A/B testing

Most of the tests involve observing how individual users behave. This is great for finding problems with your designs, but it’s not good if you need to compare two (or more) different designs and find the best one.

A/B testing is very useful when there are several possible designs for your application, and you want to find out which one works best. Although it is called A/B testing, the test can be done with more than two designs(ex. A/B/C… test).The A/B testing can also come in handy if you have redesigned or changed something in your design, and you want to know whether the new version of the application or the new copy works better than the previous version. You can use A/B testing in various cases — for example,if you have changed something small, at first sight insignificant but you can also apply the technique if you have lets see, two completely different designs. Let’s say you’re working on the text of your home page, and you’re not sure which version works best for convincing people to continue exploring the application. Or you’re trying to decide between two different positions for the navigation, and you’re not sure which one will work better for your users. The most common way to answer such questions is with A/B testing.

The definition of the success of A/B testing depends on the product. An A/B test in your case is considered successful when the user is able to finish the checkout process and has successfully purchased his guitar. In other words, it could be measured by how many people who start a task actually managed to finish it.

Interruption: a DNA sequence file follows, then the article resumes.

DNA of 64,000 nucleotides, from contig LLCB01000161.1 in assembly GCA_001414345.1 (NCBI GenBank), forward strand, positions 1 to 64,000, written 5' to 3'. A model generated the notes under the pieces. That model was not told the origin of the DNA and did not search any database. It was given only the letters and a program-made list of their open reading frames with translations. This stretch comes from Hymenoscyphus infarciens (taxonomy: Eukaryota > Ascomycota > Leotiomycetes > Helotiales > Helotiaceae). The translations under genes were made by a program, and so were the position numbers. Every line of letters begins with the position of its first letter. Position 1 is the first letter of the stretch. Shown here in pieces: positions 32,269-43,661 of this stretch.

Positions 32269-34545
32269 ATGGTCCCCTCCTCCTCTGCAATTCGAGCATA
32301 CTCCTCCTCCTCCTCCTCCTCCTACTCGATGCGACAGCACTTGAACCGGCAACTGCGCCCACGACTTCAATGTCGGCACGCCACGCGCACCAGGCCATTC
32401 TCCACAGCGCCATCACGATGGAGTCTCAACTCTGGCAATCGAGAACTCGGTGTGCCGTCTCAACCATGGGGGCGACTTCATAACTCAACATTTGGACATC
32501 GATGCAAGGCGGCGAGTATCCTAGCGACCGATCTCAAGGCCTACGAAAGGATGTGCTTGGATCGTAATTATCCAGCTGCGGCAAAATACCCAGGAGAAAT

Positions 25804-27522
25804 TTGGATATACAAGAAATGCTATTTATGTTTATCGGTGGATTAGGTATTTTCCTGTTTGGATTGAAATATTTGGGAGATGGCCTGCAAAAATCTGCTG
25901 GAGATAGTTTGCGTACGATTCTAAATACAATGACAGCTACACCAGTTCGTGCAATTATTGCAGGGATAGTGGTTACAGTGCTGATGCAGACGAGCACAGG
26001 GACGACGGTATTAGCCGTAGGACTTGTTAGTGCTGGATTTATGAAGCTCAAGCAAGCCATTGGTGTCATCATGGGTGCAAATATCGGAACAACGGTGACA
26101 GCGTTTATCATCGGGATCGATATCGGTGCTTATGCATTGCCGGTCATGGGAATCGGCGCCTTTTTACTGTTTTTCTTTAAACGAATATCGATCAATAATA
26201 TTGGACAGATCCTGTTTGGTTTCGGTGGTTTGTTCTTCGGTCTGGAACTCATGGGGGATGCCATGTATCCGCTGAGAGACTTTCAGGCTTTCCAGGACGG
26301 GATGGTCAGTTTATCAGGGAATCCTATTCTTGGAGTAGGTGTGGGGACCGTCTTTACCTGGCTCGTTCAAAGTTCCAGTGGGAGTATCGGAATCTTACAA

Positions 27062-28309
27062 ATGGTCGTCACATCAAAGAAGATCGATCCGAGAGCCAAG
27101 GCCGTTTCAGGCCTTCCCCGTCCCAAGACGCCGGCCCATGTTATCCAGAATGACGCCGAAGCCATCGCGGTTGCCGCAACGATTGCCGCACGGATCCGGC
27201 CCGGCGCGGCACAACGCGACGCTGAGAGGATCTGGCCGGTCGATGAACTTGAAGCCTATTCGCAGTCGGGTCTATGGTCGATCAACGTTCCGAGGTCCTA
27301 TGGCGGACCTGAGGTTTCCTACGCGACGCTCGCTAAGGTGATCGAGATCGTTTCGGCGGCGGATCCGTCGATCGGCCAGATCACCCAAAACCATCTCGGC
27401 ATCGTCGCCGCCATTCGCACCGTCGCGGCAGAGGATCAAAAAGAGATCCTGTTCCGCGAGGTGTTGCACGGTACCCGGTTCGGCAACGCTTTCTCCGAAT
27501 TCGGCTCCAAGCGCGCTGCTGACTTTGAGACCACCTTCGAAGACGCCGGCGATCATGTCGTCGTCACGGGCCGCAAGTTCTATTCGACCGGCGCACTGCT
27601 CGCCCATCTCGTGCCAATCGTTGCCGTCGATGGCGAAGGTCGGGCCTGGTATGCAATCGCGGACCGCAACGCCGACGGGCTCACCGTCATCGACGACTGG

Before starting the test you need to make sure that you have two (or more) designs you want to test, and that you have your own definition of success. Now, you have to implement both designs and find a way of distributing them to your users. You should be careful when distributing the different versions to your testers. The first thing that you need to do is divide your users into two groups. When running A/B tests, you want to make sure that individual users don’t switch between the two different designs. That is why you should give each tester only one of the versions at random when he downloads your app. While the test is running, you have to collect the results. You can do that by observing high traffic areas of your application, because that will allow you to gather data faster. Afterwards, look for pages with low conversion rates or high drop-off rates. This is what could be improved. Finally, you should analyze your results. Your A/B testing will give data from the experiment and show you the difference between how the two versions of your page performed, and whether there is a difference. The version that performed better and gave better results is the winner and should be your new page.

One clap, two clap, three clap, forty?

By clapping more or less, you can signal to us which stories really stand out.